When you think of asphalt, you might picture the road beneath your tires or the pavement you walk on. It’s a common material in our daily lives, but there’s more to it than what meets the eye. In this blog, we’ll explore some fascinating things you probably didn’t know about asphalt!
What You Call Asphalt Is Blacktop
The asphalt you think of when you hear the word is a mix of materials, one of which is true asphalt. The rest can be rocks, rubber, and other items that all bond together to form a very durable and relatively flexible road surface. Technically the name of this mixture is Blacktop.
True Asphalt Is a Form of Crude Oil
So if what you’re driving on is blacktop, where did the word “asphalt” come from? Asphalt is a form of crude oil, the lowest grade available. Asphalt rises to the Earth’s surface from oil deposits underground.
Asphalt Is an Old Material That’s Been Used for Centuries
Asphalt/blacktop isn’t a new invention. While it may seem like a modern substance and has been refined through decades of research, asphalt as an industrial material has been in use for centuries. There are records of Indigenous/Native Americans using asphalt for waterproofing, for example.
Asphalt Is Completely Recyclable
You can recycle all of the asphalt you use. If you have an old asphalt parking lot and are removing the old asphalt, that can be re-processed and then re-used to pave another lot or driveway. It’s one of the most recyclable materials around.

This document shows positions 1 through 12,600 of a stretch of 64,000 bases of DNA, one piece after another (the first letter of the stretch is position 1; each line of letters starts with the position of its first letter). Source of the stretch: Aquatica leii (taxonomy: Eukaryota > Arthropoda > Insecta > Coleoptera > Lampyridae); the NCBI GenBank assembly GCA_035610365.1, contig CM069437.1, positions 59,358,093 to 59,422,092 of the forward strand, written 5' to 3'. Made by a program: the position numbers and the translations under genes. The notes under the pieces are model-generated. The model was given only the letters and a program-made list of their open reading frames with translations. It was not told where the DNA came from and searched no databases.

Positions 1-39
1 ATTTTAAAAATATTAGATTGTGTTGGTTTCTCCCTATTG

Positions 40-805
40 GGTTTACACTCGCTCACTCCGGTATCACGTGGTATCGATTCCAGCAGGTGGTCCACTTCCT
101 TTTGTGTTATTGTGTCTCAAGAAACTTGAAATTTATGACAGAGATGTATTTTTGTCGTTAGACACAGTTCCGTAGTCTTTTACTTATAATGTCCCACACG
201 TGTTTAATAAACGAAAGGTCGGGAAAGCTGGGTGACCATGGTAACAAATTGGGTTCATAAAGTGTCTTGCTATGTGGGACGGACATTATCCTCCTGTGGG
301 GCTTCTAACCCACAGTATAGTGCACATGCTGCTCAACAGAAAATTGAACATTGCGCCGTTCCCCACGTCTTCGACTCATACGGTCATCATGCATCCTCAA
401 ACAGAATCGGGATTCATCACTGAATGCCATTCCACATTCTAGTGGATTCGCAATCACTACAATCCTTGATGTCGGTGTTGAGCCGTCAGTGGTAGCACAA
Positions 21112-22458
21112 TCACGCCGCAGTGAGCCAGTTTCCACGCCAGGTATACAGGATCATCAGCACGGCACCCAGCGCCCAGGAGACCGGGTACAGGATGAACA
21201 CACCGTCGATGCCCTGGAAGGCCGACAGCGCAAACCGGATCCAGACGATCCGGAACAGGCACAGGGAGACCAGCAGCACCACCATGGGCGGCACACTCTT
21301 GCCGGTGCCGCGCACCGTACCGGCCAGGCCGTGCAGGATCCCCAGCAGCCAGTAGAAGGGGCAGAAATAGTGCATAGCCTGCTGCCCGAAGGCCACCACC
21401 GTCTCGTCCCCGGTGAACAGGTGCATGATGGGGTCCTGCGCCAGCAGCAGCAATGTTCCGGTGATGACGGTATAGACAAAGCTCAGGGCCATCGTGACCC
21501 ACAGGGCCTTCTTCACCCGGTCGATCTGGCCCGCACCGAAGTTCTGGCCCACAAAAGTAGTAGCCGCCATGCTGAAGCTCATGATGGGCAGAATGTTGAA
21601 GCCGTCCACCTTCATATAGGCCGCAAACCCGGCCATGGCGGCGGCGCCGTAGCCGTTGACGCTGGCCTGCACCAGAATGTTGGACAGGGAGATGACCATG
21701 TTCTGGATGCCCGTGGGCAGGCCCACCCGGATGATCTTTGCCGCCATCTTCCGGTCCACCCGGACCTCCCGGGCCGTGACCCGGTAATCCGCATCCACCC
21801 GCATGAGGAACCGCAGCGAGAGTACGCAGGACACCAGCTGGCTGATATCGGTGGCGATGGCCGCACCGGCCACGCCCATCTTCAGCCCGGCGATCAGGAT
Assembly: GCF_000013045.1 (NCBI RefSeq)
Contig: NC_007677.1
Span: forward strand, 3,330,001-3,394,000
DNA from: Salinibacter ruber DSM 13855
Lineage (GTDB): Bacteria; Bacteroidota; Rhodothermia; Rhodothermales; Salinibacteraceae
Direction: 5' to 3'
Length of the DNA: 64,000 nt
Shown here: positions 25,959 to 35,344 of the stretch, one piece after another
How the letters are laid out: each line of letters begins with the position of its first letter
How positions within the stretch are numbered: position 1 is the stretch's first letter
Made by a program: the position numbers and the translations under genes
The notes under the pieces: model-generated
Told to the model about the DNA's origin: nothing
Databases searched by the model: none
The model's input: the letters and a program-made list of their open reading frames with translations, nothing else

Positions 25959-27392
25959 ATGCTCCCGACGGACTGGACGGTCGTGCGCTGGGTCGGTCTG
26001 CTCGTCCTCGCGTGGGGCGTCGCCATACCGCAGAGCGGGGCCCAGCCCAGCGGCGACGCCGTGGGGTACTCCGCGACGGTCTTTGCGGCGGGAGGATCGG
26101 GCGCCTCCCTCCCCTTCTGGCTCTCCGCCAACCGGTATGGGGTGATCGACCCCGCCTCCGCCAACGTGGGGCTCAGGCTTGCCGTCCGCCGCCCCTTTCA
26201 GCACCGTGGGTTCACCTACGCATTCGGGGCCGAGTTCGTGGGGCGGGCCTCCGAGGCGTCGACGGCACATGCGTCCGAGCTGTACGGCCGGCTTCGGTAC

Mixing Asphalt With Rubber Creates a “Quiet” Surface Material
Road surface asphalt, or blacktop, can be made of different mixtures, including bits of old rubber. These bits are from old tires that were shredded and mixed in to form a quieter, more durable surface. This rubberized asphalt requires specific temperature ranges for installation but better withstands high heat.
Asphalt Mixtures Differ Due to Regional Temperatures
The asphalt road surface used in colder regions differs from the asphalt road surface you find in hotter regions. The mixture used is modified so that the surface, once complete, is better able to withstand the more extreme temperatures in the region. This is why asphalt roads in the Pacific Northwest buckled in the 2021 heat wave while roads in Phoenix remained in good shape.
The La Brea Tar Pits Are Asphalt Pits
You may have heard of the La Brea Tar Pits, a collection of bubbling pits in the middle of Los Angeles that have been turned into a science center with active excavations of animals that were trapped in the pits millennia ago. The popular image is that of a deep, sticky black lake of tar trapping whatever’s unfortunate enough to touch the tar. In reality, these tar pits aren’t deep pits of tar — they’re shallow pools of asphalt rising to the surface from an underground oil field. And that very asphalt has been used over the centuries as a glue and a road surface.
For Durable Asphalt Paving, Trust The Professionals
If you need asphalt paving in Ambler, PA, contact Kelly’s Paving and Concrete. Find out about road and driveway paving in Lansdale, PA, and the surrounding area. You want lots, driveways, and other asphalt surfaces to look good, and Kelly’s Paving and Concrete offers the quality you’re looking for.